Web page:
In February I am heading to QPAC with some girlfriends to see Tim Finn’s award winning musical ‘Ladies In Black’. I know it will be a wonderful story based on Madeleine St John’s 1993 novel , full of great music and wonderful acting, but I am also keen to admire the fashion. ‘ Ladies In Black’ is set in the 1950’s and tells the story of the sales assistants working in the Ladies Cocktail Frocks Department of an upmarket store. I know there will be stupendous costumes in an array of colours, as well as that most versatile of garments- the little black dress.
After doing a quick survey of friends I found that most women have at least one, probably several, little black dresses in their wardrobe. My most recent purchase was a lovely , cold shoulder black dress in a jersey material. I wore it to my youngest son’s 21st, as well as on New Year’s Eve. By just changing the accessories it felt like a different dress and this is certainly part of the allure of the LBD. You can wear your black dress to work and then just by changing your handbag for a clutch or adding sparkly sandals and different jewellery you are instantly ready for a night out.
Coco Chanel has been credited with the rise in the appeal of the LBD in the 1920’s. Yet, it became even more popular after Audrey Hepburn’s elegant black Givenchy dress was seen in ‘ Breakfast at Tiffany’s ‘. This movie cemented the beauty of this garment. It screamed elegance and style and Audrey’s look was copied the world over.
I still cannot part with my first LBD purchased at Cue many years ago. The simple shift style in a beautiful wool could be relied on to be just right for any occasion and as young wife and mother was my go to garment. Putting it on I felt taller, more confident and definitely chic and ready for any occasion.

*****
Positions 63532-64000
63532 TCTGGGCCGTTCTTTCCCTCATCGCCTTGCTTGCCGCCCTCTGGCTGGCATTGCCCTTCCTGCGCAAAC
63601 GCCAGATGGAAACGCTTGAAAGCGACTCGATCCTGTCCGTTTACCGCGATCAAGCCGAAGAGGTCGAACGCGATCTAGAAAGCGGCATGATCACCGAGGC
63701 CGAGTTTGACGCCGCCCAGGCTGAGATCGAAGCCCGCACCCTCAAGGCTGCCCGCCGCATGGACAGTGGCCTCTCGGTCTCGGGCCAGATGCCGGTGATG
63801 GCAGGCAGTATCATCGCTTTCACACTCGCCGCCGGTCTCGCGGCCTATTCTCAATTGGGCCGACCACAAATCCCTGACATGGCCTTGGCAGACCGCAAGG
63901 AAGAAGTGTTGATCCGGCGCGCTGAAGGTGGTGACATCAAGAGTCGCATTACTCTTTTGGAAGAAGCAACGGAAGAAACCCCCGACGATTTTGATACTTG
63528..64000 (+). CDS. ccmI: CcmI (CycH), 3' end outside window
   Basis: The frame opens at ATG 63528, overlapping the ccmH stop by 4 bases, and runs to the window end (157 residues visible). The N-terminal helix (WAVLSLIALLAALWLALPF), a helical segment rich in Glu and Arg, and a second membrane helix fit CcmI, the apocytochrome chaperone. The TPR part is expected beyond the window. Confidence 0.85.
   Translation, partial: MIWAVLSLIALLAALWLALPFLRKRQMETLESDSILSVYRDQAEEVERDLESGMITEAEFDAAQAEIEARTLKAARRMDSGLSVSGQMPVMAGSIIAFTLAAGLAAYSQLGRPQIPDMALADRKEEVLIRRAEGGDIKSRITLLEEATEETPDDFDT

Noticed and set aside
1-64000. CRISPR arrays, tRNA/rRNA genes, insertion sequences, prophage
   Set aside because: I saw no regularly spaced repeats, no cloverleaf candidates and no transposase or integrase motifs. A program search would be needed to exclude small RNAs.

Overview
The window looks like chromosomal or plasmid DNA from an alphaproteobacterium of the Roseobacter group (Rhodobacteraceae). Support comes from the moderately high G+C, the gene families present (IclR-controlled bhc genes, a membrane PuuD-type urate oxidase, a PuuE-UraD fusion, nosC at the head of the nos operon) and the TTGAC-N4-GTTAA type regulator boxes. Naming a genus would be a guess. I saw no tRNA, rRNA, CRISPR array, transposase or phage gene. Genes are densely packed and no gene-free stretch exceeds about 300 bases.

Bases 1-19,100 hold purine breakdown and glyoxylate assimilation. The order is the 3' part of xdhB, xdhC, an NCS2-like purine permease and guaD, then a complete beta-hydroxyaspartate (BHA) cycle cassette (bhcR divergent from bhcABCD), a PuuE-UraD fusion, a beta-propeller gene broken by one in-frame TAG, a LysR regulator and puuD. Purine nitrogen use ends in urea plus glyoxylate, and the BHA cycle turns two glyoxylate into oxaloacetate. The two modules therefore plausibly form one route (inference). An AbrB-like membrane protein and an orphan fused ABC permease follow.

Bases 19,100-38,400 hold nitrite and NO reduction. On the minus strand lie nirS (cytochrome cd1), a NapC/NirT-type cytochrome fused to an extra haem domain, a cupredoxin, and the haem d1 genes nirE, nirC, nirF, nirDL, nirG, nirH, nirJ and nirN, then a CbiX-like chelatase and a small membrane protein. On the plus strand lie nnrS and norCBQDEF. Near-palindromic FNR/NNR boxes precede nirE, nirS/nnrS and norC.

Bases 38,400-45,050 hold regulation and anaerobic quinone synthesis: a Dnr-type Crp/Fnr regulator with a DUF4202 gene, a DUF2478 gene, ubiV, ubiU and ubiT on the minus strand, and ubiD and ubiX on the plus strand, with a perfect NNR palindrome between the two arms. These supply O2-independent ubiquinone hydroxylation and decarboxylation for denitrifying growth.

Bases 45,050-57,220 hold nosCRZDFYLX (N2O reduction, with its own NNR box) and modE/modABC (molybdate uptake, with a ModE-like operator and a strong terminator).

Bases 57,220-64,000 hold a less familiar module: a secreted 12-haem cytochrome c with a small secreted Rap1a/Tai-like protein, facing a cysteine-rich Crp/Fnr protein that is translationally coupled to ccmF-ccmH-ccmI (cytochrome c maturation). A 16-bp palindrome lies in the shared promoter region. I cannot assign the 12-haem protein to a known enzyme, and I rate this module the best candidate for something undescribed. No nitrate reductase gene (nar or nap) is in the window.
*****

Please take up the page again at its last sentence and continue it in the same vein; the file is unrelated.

Both Jacqueline Kennedy and Marilyn Monroe knew the power of an LBD although their styles were poles apart. French singer Edith Piaf always performed in a black sheath style dress. She wanted people to concentrate on her singing and not what she was wearing.
Iconic designer Karl Lagerfeld has said, “ One is never over-dressed or underdressed with a Little Black Dress.”
Another LBD that is forever etched in my memory is that of the ever stylish Princess Diana in a black off the shoulder LBD paired with a stylish pearl choker. This look would not be out of place in any of today’s fashionista’s wardrobes , although it was 1994 when she was photographed wearing this flattering dress. This is another good reason for the LBD’s appeal. It never looks dated. In photos you will often groan when you realise you were at a wedding in a lime green suit with shoulder pads and sporting an 80’s perm which instantly dates you. (If any of my friends still have this photo can you please destroy it, right now! ) Yet, in a little black dress you will always look sophisticated and timeless.
Today we are spoilt for choice when it comes to finding the perfect little black dress. Sometimes it becomes too difficult to choose. There are LBD’s from shifts to wrap dresses, fit and flare styles , elegant lace dresses or off the shoulder styles with cutaways. It may take some time to find the perfect one for you but when you do it will become the workhorse item of your wardrobe. Wallis Simpson, Duchess of Windsor, was often photographed in her favourite LBD’s and has been quoted as saying, ‘ When a little black dress is right, there is nothing else to wear in it’s place. ‘ A little, black dress is classic, simple, chic and timeless. Perhaps I’ll adopt the 50’s style silhouette LBD after seeing ‘ Ladies in Black’. What are some of your all – time favourite LBD looks?
My new favourite
Freelance writer, wife and mother of three sons, occasional supply teacher and aspiring romance author, Michelle Beesley can be most often found in a coffee shop chatting with friends or beside a rugby field cheering on her favourite teams.
Michelle is a prolific—albeit reluctant—traveller, keen walker, bookworm and yoga enthusiast who loves anything pink or sparkly (including champagne!).